The person that wrote this book would make a great campground neighbor! He gives a frank review that allow realistic expectations for the prospective camper. Also suggests site #'s that would be less likely to be placed next to a noisy RV. I use this book along with Campers Guide to Florida (2nd Edition), by Mickey Little before I take any camp trip. The Tent Camping book has all the information, but the Campers Guide has campground maps. Makes a great combination!
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16 of 17 people found the following review helpful By Beachcamper on March 21, 2000
Format: Paperback
Planning a trip through FL can lead you through an overwhelming amount of where to stay options. Fortunately,"The Best in Tent Camping Florida" is the perfect guide to help you sift through all your choices and narrow down your search for that perfect place to stay. He has a great rating system for each campground and it is based on beauty, site privacy, spaciousness, quiet, security and cleanliness. He even gives advice on interesting sites worth seeing while you are there. He has really picked out the best of the best Florida has to offer for us "tenters".
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11 of 12 people found the following review helpful By KQ on February 12, 2010
Format: Paperback Verified Purchase
I purchased this book thinking the author had information about little known campgounds which actually lived up to the 'no RVs or loud portable radios' hype. Sadly, this was not the case.
It's mainly a list of state parks, which are always replete with both RV's and unwanted noise usually going on until well after quiet time. The few locations I personally know of, which come closer to the author's claims do not appear in this publication. In all fairness, he's right about there being no concrete slabs.
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4 of 4 people found the following review helpful By OrlandoMom on March 30, 2008
Format: Paperback
This guide is my camping bible. I live in Orlando, and I like to go car camping often. And, since this is Florida, I often compete with the r.v. folks for limited space. And tent campers often do not dwell peacefully alongside the generators and sheer size of an r.v. This is the only guide I've reached for, time and again, which allows me to stay far from the r.v. behemoths to pitch my little piece of heaven and enjoy a small campfire.

The [limited] campgrounds listed here (more on that in a moment) offer details that enable a camper to choose the best site to pitch the tent and relax. There are also details about the activities of each campground, so campers who own a boat or kayak, bicycles or hiking shoes, can plan activities to begin the moment they claim their site.

All of that said, the guide does have its limitations. For example, there are literally hundreds of campsites in Florida that are not listed here. A Florida camper should not limit herself to this guide--check out websites of the national parks, state parks, and private campgrounds as well. Also, because of constant changes in the natural habitats of Florida (caused by hurricanes, brush fires, etc.), the guide is often a bit late with important information, e.g., a state park that's closed due to damage from a hurricane. If you want to camp in Florida, these are the challenges you'll face. So check the websites of each park before you book your campsite.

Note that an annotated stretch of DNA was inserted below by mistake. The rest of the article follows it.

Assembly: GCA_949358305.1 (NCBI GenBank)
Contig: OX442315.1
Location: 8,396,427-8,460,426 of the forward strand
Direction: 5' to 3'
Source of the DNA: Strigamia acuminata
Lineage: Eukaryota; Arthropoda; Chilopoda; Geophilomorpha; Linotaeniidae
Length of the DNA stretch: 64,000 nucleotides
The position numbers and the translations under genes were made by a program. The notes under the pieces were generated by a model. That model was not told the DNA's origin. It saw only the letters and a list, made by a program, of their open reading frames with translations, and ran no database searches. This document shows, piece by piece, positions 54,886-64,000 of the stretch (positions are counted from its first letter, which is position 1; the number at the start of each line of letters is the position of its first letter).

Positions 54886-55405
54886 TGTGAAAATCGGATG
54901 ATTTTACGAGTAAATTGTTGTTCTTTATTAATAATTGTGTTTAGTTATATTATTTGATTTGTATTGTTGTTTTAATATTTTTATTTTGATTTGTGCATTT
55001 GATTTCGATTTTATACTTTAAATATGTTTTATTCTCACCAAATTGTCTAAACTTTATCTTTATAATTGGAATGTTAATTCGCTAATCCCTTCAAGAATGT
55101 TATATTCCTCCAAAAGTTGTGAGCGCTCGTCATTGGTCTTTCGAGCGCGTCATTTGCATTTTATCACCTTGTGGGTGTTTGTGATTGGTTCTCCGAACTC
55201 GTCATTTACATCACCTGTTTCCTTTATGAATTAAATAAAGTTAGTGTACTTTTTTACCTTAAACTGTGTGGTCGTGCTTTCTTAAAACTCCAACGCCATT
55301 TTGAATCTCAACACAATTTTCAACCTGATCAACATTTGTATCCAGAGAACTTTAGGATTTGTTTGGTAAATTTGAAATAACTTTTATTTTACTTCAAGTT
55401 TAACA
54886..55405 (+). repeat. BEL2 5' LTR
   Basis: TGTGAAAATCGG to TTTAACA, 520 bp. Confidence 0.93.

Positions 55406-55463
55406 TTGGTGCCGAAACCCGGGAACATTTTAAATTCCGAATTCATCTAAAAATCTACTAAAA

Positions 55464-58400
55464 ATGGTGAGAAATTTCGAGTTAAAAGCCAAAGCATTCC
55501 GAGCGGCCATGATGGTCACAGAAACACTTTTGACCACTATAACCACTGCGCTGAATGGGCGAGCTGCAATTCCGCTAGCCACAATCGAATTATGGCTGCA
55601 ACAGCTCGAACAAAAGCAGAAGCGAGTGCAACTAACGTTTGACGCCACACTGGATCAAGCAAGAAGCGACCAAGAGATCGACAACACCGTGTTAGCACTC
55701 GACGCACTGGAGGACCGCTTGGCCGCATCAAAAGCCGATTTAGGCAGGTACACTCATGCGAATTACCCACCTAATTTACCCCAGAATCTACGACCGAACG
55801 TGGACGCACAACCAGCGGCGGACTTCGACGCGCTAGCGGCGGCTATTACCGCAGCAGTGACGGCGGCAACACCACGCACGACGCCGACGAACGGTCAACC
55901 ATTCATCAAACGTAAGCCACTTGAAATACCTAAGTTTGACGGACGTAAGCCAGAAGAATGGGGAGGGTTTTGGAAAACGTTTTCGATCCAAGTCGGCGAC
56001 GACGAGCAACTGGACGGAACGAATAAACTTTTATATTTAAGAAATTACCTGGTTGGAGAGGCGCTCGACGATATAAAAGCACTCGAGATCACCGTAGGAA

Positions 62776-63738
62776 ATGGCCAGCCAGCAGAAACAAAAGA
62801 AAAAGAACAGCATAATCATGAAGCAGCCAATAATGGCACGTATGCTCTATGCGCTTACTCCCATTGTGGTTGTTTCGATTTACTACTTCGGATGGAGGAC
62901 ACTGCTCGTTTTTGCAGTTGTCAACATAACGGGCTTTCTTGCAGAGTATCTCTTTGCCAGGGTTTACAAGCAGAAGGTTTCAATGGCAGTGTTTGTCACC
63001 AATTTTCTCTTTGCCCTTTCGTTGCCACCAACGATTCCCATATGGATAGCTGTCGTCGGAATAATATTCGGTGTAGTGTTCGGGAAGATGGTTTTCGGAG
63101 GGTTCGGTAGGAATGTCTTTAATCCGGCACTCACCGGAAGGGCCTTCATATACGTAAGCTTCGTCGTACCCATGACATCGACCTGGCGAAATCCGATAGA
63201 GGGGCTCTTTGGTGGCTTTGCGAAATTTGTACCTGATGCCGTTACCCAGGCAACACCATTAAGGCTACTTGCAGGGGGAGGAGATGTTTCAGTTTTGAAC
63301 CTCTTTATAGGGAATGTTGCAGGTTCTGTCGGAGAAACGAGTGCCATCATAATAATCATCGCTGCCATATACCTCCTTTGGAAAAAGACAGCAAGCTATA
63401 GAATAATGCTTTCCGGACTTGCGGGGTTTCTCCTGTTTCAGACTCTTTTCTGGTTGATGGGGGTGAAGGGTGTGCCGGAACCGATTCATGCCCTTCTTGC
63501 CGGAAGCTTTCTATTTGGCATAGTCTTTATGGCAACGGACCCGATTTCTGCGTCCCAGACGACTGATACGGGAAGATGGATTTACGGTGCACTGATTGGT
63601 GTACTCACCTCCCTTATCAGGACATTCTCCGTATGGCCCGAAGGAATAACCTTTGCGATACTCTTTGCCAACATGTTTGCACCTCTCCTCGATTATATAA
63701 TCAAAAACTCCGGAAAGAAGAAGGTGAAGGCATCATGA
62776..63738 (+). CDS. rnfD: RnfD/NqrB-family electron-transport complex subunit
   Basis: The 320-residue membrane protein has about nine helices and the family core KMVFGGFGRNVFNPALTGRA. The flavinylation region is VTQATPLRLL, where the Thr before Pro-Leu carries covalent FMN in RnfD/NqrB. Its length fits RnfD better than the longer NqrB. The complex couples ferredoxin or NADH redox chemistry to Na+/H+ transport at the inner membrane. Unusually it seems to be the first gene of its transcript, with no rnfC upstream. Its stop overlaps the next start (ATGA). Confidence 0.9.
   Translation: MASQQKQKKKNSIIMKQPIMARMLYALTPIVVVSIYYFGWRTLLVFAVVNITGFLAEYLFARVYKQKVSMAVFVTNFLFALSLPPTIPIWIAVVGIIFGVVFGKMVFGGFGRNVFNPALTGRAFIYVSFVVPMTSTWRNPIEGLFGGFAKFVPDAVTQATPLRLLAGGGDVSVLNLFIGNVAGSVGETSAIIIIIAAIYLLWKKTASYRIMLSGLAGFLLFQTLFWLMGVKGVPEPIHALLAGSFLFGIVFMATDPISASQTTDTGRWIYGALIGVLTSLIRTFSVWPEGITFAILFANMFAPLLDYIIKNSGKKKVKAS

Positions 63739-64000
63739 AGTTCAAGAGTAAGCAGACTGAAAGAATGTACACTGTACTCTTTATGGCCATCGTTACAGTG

It's still the best guide out there. Nonetheless, potential campers in Florida should do their homework to check current conditions.
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4 of 4 people found the following review helpful By Jay Kanter on March 28, 2010
Format: Paperback Verified Purchase
Good, solid, informative guide, but definitely do some research on your own as there are numerous excellent and sometimes empty campgrounds that are not included. Hopefully the author will include more in the next edition. One note: the campsites at Chassahowitzka River Campground that were given a glowing review are actually awful! On most you must dig your own pit if you want to cook/make a fire, most sites are very small, located directly on the main road, are full of litter, and have almost zero privacy. There are no bathrooms in the tents-only area so you must hike over to the RV section to do your business, and you must have a security code just to enter them! We were very dissapointed. Try the nearby Withlacoochiee State Forest for large, well-kept and uncrowded sites if you happen to be in the beautiful Crystal River, Homossassa area.
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2 of 2 people found the following review helpful By J. K. Dresser on March 10, 2008
Format: Paperback Verified Purchase
I use this book as a companion to "Florida State Parks" by Michal Strutin. The State Parks book has very good basic information about all the State parks but this book has the details about size, privacy, view, etc. that is nice to know about each campground. Unfortunately it does not cover all of the State parks. Most of the campgrounds are State parks but a few are State forests and National forests. I didn't find any private campgrounds listed.

The information is a little dated, particularly with regard to electric and water. Our experience is that the several State Park campgrounds we have camped in have water and electric in all sites now. This means there is more intermingling of RVs and tents, but the areas described as tenting areas in this book still hold pretty true even though there will be an occasional RV.